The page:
Regulatory properties of the constitutive hexose transport in saccharomyces cerevisiae
Saturation curves for the initial rates of uptake of non-fermentable sugars and for fermentable ones in normal and iodoacetate-treated cells have been obtained with baker's yeast harvested in log phase. The Km values for each of the sugars tested were found to be 2 to 10 times lower in the presence of fermentation than in its absence. The same effect has been observed in efflux measurements.
The kinetic properties of transport under conditions in which the latter is largely inactivated by uranyl ions are similar to those in untreated cells in the case of glucose and fructose and markedly different in the case of mannose.
The saturation curves appear biphasic in double reciprocal plots under certain conditions (for instance, cells treated with iodoacetic acid and uranyl ions, or cells washed a few seconds after their contact with sugars). Under these conditions two Km values have been calculated for glucose, mannose and xylose.
In steady fermentation of mannose, whose transport seems to be in large potential excess over phosphorylation, the intracellular concentration of free sugar is nevertheless much lower than that corresponding to equilibration by an excess of transport over phosphorylation. In cells in which hexokinase activity is depleted by treatment with xylose, mannose accumulates to near equilibrium levels with the outside sugar.
The kinetics of aerobic fermentation of glucose in respiring cells show an apparent Km one order of magnitude higher than that corresponding to anaerobic fermentation.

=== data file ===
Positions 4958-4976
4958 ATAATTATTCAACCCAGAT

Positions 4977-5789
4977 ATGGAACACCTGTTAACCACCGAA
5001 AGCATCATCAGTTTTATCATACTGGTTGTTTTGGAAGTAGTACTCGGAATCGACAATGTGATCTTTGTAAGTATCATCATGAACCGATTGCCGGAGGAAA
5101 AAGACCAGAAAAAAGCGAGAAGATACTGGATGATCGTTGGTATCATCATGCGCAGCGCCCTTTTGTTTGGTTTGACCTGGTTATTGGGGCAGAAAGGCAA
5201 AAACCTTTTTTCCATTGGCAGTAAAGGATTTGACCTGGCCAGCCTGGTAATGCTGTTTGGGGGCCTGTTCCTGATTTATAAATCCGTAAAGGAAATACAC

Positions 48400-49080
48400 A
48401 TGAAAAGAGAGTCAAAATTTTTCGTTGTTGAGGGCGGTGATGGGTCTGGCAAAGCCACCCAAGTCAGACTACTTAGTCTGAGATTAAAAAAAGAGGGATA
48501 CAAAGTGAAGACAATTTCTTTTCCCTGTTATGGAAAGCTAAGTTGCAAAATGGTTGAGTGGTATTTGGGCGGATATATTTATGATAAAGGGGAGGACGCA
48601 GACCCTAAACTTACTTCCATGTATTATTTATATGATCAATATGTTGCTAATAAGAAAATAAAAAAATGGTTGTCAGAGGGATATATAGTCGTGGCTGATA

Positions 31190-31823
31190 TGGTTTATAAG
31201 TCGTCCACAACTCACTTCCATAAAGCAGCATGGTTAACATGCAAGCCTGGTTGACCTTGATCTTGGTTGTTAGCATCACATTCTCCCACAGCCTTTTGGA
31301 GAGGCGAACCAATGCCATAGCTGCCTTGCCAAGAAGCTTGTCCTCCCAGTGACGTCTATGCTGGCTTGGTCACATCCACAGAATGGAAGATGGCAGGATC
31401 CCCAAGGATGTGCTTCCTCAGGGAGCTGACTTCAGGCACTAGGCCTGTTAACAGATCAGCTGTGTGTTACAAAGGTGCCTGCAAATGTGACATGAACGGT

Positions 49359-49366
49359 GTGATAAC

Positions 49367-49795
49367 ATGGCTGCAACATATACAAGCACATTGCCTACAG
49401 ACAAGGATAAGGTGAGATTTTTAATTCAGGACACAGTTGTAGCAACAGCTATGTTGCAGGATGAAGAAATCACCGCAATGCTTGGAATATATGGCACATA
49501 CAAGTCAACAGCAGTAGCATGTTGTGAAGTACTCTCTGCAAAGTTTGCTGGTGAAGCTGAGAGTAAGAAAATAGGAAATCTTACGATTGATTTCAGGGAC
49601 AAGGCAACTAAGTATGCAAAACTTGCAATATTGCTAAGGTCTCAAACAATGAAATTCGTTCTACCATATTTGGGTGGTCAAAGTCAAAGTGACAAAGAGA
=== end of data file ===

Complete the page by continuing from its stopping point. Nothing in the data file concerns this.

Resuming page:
The above observations are interpreted as indicating that the constitutive transport system for sugars can exist in two states showing different affinities for sugars. In the absence of fermentation or in aerobic fermentation in respiring cells the state of higher Km prevails, while in the presence of anaerobic fermentation the state of lower Km prevails. Under certain conditions the two states can coexist to the point of giving rise to biphasic saturation curves. The evidence for two affinity states in the carrier and the fact that mannose is fermented at the same maximal rate as glucose or fructose, in spite of the marked differences in their kinetic parameters of transport and phosphorylation, are interpreted as consistent with the hypothesis of the existence of a regulatory feed-back mechanism responsive to the level of an intermediary metabolite of glycolysis.
KeywordsXylose Fructose Mannose Hexokinase Saturation Curve
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